- 1 Perhaps that is why I have sold more books than Madonna
- 2 Zellerbach Hall
- 3 It is not clear that intelligence has any long-term survival value.
- 4 bold text vs. non bold text
- 5 Unsourced
- 6 Black Holes and Baby Universes and Other Essays (1993)
- 7 Regarding Stephen Hawkings Intellectual property rights
- 8 quotes - but no witnesses
Perhaps that is why I have sold more books than Madonna
I have found in the The Illustrated A Brief History of Time only that Hawking states in his Foreward: 'I have sold more books on physics than Madonna has on sex' but he attributes that to a remark made by his former post-doc Nathan Myhrvold. Preview the book at Amazon.
I found the quote 'All of my life, I have been fascinated by the big questions that face us, and have tried to find scientific answers to them' on the PBS website for their 1997 TV program series Stephen Hawking's Universe. But I didn't find it in the book above. Google the detached quote for that webpage, where an extended version of the quote (without any reference to Madonna) can be read.
However, I have not found a source for the two quotes concatenated, except as frequent 'me-too' quotes on webpages without a valid source.
Also, the two quotes seem like a non-sequitur to me... not really the train of thought I'd expect from Hawking.
So I doubt the validity of the combined quote. I hesitate to remove it from the quote page, until verified by someone else. Then perhaps someone that feels convinced enough can change the quote and sources on the web page. On the other hand, a specific page reference in the book for the combined quote would put the doubt to rest.
- I doubt he would falsely attribute his own quotation to someone else in his own foreword. I'd say that's about as direct a reference as you could want to justify removing it. --Randall00 08:19, 1 January 2010 (UTC)
Someone who knows this stuff, and how to source it well:
in the stream there he says something like:
"Eternity is a very long time, especially towards the end", about the prospect of proving that the universe spontaneously popped into existence, which he now claims to believe. 22.214.171.124 21:05, 14 March 2007 (UTC)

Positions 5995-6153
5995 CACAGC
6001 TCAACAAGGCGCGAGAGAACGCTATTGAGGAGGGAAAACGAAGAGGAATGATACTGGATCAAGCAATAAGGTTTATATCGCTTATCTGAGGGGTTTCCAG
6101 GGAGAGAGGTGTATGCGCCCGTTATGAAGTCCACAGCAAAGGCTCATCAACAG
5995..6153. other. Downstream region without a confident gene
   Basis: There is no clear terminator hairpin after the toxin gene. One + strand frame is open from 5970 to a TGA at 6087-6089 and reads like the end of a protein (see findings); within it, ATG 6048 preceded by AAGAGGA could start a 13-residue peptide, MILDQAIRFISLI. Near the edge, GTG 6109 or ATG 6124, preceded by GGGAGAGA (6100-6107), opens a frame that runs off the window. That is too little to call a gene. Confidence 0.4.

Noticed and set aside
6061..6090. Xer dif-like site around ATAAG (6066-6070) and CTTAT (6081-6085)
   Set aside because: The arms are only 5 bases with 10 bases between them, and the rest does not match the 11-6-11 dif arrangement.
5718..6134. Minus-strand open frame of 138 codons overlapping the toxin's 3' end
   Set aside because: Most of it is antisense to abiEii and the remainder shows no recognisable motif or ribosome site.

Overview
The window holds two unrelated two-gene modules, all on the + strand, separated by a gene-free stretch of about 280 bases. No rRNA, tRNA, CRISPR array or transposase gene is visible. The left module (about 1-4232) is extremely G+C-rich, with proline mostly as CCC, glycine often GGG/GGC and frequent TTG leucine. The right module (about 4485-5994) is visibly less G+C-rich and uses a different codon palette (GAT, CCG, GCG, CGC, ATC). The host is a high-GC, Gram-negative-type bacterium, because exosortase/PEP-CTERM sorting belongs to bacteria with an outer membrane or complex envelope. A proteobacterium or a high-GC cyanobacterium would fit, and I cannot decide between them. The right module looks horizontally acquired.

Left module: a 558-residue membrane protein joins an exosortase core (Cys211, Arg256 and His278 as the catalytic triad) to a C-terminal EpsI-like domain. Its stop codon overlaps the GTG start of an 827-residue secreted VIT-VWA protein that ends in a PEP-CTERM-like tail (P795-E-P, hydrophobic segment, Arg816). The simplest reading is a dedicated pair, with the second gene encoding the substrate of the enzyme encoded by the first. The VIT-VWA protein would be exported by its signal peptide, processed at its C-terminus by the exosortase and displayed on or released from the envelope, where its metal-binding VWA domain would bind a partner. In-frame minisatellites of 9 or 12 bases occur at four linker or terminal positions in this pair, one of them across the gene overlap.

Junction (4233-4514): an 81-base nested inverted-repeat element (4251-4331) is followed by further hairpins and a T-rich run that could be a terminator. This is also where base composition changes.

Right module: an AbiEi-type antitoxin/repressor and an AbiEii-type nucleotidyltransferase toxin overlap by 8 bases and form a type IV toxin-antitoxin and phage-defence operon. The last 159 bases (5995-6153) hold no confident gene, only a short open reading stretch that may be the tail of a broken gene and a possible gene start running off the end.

- A working version of the link given by this editor (article id 23829) can be found here, but it doesn't include a "stream" of the talk. The article is about a talk he gave March 13 2007 at Zellerbach Hall, and there's a transcript of this talk here, but it doesn't include the word "eternity". Hawking does mention the quote about eternity in this transcript of a 2006 interview, but he attributes it to Woody Allen (though this might be an incorrect attribution as it appears in the "unsourced" section of Allen's Talk page). Hypnosifl 10:24, 12 January 2012 (UTC)
I found myself emotionally touched by the words that Professor Hawking spoke in the 1993 BT commercial.
Even though 'impressive' and 'tremendous' are hardly adequate as adjectives when one must qualify his scientific work,
in my personal opinion, the simple words of that commercial might very well be his most important advice to mankind,
I often refer to that text as "Hawking's Advice"
10 January 2008: Jos van Kesteren (NL)
- Guess you must be talking about this ad. The quote from the ad currently appears in the "Quotes" section credited to "British Telecom advertisement (1993)". Hypnosifl 11:07, 12 January 2012 (UTC)
It is not clear that intelligence has any long-term survival value.
I think I saw something similar in the chapter about the future of the human race at "The Universe in a Nutshell". Please verify and source it. --126.96.36.199 23:09, 14 April 2008 (UTC)